To arrive here, you’ll cross many corners of the city frequented by university students, given the closeness of Cà Foscari, bookshops, libraries and bars and bistros very much loved by the youngsters.
It’s an area which is nice to be visited late, especially during summer season, and where  you can often join in rallies, parties or manifestations of a certain interest or enthusiasm. Colourful shots to be immortalized in the photos aren’t missing since there is also the presence of joyful and very colourful ideas like the boat with fruit and vegetables in Campo  San Barnaba, stalls selling fish and children playing, Venetians reading the newspapers in caffè Rosso in Campo Santa Margherita or tourists that are tasting ice-creams in the shadows of trees or drinking spritz, by now very known, in one of many outdoor bars.
San Rocco is a completely exceptional place for its richness, dimensions, particularity of being built, we find one Last Supper placed in a big kitchen of the palace with fireplace and plate racks in the background. The table is always arranged diagonally and the gleams created by luminarism accentuate the movement of figures.
It’s an oil on canvas that can be found on the wall and is put in connection with the one of the Miracle of Manna on the ceiling. In fact, all the magnificent iconographic programme by Tintoretto is one continuous cross-reference of meanings between the wall paintings, which illustrate the stories of the New Testament, and the ones belonging to the Old Testament on the ceiling, and both of these constitute the roots of the Christian religion.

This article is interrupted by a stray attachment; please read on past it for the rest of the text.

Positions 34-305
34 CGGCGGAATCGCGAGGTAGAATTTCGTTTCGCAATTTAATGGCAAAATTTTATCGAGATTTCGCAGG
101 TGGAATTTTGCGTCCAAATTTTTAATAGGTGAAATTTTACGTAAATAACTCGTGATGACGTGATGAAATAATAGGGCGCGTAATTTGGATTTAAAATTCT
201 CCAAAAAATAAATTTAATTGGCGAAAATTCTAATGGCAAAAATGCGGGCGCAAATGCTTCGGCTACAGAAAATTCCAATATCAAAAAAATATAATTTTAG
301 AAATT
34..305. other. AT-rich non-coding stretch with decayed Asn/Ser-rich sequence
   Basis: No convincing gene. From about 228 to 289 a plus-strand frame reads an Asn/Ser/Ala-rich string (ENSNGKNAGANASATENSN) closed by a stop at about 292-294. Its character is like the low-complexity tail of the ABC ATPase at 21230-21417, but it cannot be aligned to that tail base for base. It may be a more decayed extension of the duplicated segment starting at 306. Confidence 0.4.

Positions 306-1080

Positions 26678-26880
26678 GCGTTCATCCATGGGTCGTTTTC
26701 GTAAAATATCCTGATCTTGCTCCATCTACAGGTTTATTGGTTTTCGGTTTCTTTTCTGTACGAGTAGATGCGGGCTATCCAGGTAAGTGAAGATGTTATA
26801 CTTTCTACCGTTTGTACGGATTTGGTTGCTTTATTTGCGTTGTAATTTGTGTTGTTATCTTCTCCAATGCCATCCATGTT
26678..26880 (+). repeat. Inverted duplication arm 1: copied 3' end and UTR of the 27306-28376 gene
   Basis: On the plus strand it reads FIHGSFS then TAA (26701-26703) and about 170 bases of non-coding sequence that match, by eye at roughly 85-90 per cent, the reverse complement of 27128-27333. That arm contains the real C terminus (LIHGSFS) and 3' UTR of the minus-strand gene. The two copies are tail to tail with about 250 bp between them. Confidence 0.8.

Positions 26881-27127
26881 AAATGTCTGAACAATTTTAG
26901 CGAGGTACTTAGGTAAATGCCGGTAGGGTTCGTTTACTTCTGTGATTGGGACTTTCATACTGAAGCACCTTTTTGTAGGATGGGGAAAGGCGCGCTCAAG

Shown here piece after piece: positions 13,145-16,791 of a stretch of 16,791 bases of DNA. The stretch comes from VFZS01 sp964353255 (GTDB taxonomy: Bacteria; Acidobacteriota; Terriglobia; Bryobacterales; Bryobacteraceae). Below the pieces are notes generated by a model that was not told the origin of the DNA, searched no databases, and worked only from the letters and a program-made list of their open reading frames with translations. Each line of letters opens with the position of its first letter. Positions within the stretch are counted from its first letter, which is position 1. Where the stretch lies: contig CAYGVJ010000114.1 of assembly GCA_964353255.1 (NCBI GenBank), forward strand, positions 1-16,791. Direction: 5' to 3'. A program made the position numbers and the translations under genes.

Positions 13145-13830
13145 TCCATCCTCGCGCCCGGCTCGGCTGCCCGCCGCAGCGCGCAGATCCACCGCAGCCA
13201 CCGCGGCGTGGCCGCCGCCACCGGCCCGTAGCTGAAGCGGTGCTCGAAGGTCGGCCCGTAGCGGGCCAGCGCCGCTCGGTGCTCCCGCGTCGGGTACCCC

If you aren’t tired and want to continue this research of the variations on the subject of Last Supper by Tintoretto, there is another stage, just as interesting: the church of San Polo that is situated in another beautiful square on the road to Rialto, very frequented by Venetians and presenting also a series by Tiepolo with an emotional Via crucis.

Useful information:

Church and bell tower of San Giorgio
Tel. 041/522.78.27
Opening hours: 9.30/12.30 – 14.30/16.30 (18.30 from May to September)
Entrance fee: 3.00 Euro

Church of La Salute
Opening hours: 9.30/12.00 – 15.00/17.00 
Entrance fee: sacristy 3.00 Euro

Scuola Grande di San Rocco

Tel. 041/523.48.68
Opening hours: from 28th March to 2nd November from 9.00 to 17.30 and from 3rd November to 27th March from 10.00 to 17.00
Entrance fee: 5.50 Euro, reduced 4.00 Euro, reduced 1.50 Euro

Church of San Trovaso

Opening hours: 10.00/12.00
Entrance fee: 3.00 euro

By  A Friend in Venice
(Serena Bagnai, Patrizia Fella, Orietta Girotto, Nicoletta Possumato, Daniela Simionato)